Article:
This blog is about Graphic Design, Vector Art, and Cartoon Illustration BradHallArt.com


Understanding the grumpy artist


I'm not a grumpy artist. I've always been happy when people want to see my work, especially my cartoons. I started doing it in school for friends and if they liked them, they got to see a LOT more. I'm the "puppy dog" of artists. And it's worked well for me in my professional career, as people like to work with me, and recommend me. However, it's not the only way to go for success as an artist - you can also be grumpy.

There have been a lot of grumpy successful artists. A classic example that springs to mind is the great poet Charles Bukowski. If you haven't read his stuff, or better still, listened to him recite, you really should. He is wonderfully grumpy.

Whether he was genuinely grumpy, or it was "all an act" of course no one will ever know. What's inside of someone is something that only they can know, and I know that I'm not grumpy. Like I said, if someone likes my work, I jump around like a happy puppy. But grumpy artists can't do that. It has to do with a type of integrity that a lot of people like.

If you plan on being a grumpy artist, you have to do everything in a begrudging way, as if you're doing it because you have no other choice. In the art world, people love this kind of stuff. They can be made to feel as if the artist was doing them a favor to sell them something. A true grumpy artist will of course never promote, never advertise, never even give an inkling that they're interested in selling their work. And when they do sell their work, or show up somewhere to read their poetry, they do it as if it were the last thing they wanted to do.

It has been my privilege to know many grumpy artists. Their motto is "take it or leave it!" and their artistic integrity is amazing. If someone were to ask me, for example, to change the color of a cartoon dog from blue to red I wouldn't mind at all. But I've know grumpy artists for whom that would be the end of the world, and they storm away.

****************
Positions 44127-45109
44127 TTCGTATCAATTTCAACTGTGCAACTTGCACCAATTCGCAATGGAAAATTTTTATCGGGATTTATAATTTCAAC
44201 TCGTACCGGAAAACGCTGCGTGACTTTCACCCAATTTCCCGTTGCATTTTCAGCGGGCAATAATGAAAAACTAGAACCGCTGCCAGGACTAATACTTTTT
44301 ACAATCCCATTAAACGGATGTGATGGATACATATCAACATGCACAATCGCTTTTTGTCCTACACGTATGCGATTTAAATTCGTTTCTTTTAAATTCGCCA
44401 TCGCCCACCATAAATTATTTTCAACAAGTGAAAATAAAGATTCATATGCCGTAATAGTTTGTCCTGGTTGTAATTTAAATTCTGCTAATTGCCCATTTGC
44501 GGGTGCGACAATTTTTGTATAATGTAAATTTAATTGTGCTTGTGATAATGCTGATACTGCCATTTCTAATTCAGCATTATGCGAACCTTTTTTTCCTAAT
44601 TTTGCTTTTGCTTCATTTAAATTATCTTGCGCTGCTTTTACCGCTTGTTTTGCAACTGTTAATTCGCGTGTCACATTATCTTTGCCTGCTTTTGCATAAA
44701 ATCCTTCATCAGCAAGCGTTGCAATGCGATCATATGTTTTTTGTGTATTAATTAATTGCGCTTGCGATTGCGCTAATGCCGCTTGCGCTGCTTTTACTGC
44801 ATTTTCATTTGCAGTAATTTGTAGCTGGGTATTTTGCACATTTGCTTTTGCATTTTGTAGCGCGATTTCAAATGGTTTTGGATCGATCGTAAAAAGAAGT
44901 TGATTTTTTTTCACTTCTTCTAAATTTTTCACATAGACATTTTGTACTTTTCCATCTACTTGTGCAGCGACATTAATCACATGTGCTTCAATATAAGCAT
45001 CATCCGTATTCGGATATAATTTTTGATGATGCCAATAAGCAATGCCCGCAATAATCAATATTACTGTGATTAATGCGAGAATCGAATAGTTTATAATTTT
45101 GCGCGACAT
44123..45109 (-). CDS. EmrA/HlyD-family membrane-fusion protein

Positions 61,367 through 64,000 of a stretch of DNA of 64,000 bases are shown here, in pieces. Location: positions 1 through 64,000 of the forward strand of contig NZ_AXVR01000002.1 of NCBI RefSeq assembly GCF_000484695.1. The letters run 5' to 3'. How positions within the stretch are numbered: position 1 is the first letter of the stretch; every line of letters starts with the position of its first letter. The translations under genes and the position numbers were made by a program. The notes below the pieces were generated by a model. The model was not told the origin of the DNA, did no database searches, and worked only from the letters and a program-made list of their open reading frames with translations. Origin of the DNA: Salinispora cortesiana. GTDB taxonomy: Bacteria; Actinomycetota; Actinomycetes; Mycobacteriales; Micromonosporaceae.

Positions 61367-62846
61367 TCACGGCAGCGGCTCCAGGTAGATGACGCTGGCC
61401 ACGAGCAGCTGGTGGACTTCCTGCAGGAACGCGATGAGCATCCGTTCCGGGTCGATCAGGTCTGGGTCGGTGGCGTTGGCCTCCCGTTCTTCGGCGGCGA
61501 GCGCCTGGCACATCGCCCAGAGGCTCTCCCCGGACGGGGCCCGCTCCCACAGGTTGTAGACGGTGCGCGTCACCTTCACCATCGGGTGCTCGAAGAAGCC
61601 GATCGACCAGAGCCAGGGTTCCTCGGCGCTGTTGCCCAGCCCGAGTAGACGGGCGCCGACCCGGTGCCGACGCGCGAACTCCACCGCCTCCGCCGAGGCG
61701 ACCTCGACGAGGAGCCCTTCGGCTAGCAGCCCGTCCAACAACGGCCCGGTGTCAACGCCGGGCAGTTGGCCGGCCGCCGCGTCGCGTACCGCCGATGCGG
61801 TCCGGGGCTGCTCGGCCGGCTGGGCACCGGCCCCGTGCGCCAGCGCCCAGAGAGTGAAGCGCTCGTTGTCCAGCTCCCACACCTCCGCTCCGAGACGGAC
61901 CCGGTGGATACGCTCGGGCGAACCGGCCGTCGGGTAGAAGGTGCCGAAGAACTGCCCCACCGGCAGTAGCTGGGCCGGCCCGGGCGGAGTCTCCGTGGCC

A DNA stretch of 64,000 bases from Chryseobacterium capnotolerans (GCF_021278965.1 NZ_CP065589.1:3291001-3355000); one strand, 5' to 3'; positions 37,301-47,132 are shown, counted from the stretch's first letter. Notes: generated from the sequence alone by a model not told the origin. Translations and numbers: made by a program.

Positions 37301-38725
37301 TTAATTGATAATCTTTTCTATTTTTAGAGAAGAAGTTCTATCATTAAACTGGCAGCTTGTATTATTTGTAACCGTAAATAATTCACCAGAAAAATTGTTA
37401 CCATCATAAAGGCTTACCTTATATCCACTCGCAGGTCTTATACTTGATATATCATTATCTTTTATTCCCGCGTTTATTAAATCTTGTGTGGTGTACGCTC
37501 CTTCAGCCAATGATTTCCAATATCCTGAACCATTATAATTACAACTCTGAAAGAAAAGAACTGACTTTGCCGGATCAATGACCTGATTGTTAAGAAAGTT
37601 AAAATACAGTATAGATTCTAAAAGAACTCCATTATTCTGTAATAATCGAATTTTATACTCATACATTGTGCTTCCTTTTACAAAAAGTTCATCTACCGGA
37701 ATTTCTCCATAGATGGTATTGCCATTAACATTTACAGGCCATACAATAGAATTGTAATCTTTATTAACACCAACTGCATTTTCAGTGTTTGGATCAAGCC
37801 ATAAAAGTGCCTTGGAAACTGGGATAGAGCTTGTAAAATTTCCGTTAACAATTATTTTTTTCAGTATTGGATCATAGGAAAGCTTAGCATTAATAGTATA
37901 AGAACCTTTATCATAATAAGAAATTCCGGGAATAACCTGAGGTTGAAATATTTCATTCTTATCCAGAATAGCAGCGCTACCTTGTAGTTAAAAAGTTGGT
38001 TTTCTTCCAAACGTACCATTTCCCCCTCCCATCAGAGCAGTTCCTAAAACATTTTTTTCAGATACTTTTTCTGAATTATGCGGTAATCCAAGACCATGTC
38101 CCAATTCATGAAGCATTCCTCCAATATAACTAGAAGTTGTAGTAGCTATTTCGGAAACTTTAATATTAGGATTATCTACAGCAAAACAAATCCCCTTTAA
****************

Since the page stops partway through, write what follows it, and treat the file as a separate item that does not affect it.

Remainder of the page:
I hope this helps you to understand grumpy artists. They can be an acquired taste, but they can be wonderful. I suggest that you give them a try, and decide for yourself.

Why Air Drop is suddenly not working on your iPhone, and where the settings have been hidden


If you've been using Air Drop on your iPhone, and it's October 2017 or later, it probably stopped working, and you can't find it in what used to be the familiar area of your control center. For whatever reason, it was turned off during the last update of your phone's software. No, I have no idea why they do this kind of stuff, I'm sure they have a reason.

To make it worse, the button that used to show up on the control center for Air Drop is now gone. It's hidden down a layer that you can only get to by touching a strange looking button (pictured above) that looks kinda like a robot with a headache. Push and hold down the "robot with a headache" button and another menu appears, and that's where you can turn Air Drop back on.

The hidden "mystery menu". And there it is!

I like to set it to contacts only, but you can set it to everyone if you like. But if it's set to off (and it probably is) you need to change it. It would be nice if the button just said "on" and "off", and if it wasn't hidden in a mystery menu that was invisible, but I'm sure they meant well.

Hope this helps.